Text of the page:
Brains of healthy rats that are the same age share many features, such as similar numbers and types of neurons present in the six layers of the cortex. But how do neurons exchange information? Which neurons are activated? How does this change with time?
To answer these questions, a team of scientists led by EPFL’s Blue Brain Project used the mathematical language of algebraic topology to describe just how rat neurons connect to each other – and respond to stimuli – providing the first geometrical insight into how information is processed in a rodent brain. The results are published 12 June 2017 in the open-access journal Frontiers in Computational Neuroscience.
“Our previous mathematical approaches struggled to make sense of the activity generated by neurons,” says EPFL neuroscientist Henry Markram who leads the Blue Brain Project. “When we map the activity into high dimensional geometries the activity starts to make sense – this exciting collaboration has opened a completely new door to understanding the brain. ”
EPFL scientists have developed a mathematical “face-recognition” method for identifying and discovering nanoporous materials based on their pore size.
Materials classified as “nanoporous” have structures (or “frameworks”) with pores up to 100 nm in diameter. These include diverse materials used in different fields from gas separation, catalysis, and even medicine (e.g. activated charcoal). The performance of nanoporous materials depends on both their chemical composition and the shape of their pores, but the latter is very difficult to quantify. So far, chemists rely on visual inspection to see whether two materials have similar pores. EPFL scientists, in the framework of NCCR-MARVEL, have now developed an innovative mathematical method that allows a computer to quantify similarity of pore structures. The method makes it possible to search databases with hundreds of thousands of nanoporous materials to discover new materials with the right pore structure.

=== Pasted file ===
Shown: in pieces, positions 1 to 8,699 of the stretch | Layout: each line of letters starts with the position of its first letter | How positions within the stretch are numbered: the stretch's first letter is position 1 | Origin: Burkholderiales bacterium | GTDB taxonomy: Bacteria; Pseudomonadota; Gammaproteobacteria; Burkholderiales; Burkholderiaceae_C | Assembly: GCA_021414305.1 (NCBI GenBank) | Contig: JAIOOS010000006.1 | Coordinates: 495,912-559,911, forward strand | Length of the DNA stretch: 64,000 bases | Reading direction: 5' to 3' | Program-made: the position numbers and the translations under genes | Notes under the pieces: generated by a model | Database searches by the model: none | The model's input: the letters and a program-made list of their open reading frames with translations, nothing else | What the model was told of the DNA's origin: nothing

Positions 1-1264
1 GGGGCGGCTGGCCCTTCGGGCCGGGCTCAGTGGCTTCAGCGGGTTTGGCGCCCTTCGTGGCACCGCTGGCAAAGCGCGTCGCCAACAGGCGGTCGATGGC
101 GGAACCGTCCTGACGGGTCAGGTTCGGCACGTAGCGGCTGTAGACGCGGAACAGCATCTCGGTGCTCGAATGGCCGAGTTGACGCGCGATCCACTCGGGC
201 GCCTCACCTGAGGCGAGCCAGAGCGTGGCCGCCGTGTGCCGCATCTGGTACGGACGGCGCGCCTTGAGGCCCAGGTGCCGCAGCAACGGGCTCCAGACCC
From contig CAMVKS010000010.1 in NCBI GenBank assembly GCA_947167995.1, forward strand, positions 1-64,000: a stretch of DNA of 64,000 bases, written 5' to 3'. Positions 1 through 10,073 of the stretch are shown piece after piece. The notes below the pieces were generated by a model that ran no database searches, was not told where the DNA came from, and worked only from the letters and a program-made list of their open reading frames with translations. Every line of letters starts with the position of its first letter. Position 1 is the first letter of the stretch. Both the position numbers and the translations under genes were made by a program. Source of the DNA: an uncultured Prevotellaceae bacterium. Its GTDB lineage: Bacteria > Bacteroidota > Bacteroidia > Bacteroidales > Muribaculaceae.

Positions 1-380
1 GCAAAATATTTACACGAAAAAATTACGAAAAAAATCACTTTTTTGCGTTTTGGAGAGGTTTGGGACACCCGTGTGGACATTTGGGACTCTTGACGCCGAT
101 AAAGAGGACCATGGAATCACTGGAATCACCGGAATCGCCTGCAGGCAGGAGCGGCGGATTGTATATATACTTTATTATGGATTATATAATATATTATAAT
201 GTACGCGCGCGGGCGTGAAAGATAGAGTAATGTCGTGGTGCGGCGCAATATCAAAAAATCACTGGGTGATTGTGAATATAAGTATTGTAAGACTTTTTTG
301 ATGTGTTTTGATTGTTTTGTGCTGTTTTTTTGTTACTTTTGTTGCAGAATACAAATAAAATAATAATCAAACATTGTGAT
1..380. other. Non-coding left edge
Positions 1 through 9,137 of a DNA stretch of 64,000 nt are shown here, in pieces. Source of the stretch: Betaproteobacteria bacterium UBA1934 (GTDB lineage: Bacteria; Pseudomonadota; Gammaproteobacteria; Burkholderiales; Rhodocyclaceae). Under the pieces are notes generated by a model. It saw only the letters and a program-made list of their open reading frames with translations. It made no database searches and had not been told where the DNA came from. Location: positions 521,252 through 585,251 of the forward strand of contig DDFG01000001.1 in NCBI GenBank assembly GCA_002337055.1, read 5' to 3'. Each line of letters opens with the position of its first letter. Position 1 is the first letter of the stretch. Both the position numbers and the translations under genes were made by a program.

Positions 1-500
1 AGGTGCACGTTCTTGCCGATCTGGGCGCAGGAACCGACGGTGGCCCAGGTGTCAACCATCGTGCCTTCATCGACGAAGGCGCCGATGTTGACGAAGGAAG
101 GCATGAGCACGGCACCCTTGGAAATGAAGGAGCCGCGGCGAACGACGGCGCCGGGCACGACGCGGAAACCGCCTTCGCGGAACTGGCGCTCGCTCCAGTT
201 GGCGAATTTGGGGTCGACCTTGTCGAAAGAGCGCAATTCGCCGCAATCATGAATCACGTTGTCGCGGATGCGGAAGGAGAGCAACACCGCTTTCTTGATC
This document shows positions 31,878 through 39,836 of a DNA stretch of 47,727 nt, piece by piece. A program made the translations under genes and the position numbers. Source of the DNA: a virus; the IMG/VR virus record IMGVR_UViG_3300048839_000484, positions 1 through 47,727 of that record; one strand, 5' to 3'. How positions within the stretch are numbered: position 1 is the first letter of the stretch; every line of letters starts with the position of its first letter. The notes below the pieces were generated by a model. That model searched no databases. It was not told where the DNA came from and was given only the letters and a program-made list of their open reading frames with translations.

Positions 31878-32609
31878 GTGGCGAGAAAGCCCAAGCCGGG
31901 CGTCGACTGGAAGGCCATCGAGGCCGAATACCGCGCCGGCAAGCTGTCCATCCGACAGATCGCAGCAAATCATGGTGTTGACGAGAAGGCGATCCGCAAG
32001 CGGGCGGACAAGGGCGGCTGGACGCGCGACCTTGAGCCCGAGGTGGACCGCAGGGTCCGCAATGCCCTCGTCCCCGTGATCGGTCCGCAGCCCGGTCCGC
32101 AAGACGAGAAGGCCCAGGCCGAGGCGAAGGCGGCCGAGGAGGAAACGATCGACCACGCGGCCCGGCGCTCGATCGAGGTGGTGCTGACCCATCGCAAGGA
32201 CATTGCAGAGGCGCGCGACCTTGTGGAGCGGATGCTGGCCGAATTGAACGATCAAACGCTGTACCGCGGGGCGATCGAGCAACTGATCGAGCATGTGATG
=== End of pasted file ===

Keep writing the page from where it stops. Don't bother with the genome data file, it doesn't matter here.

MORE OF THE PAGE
The work is published in Nature Communications.
Full article on EPFL News >
Prof. Andrea Volterra and his team from the Department of Fundamental Neuroscience (UNIL) have pioneered a new approach allowing correct study of astrocyte-synapse-blood vessel interactions: 3D volumetric two-photon imaging. This method enables an unprecedented, comprehensive view of the multiform astrocyte activity.
Human brain activity can now be studied at a macroscopic level using techniques such as functional magnetic resonance imaging (fMRI). Separate zones of our brain activated during specific tasks can thus be visualized. Additional microscopic studies using cell imaging techniques help to understand the functioning of the brain at a more fundamental level in animal models such as mice.
IMVERSE, an EPFL spinoff, has developed a software that lets users convert 360-degree images from 2D into 3D and both manipulate and create virtual-reality content in real time with the help of virtual-reality glasses. The system will be unveiled at the World VR Forum in Crans-Montana, Switzerland, from 11 to 14 May.
It’s now easier than ever to create a 3D environment and then add and manipulate virtual-reality content in real time, thanks to the software created by EPFL startup Imverse. What’s required? A 360-degree 2D photo taken with any commercial camera, and a pair of off-the-shelf virtual-reality glasses. The software is similar to photo editing software allowing the users to freely explore and modify the environment created from the picture in real time.
Full article on EPFL-News >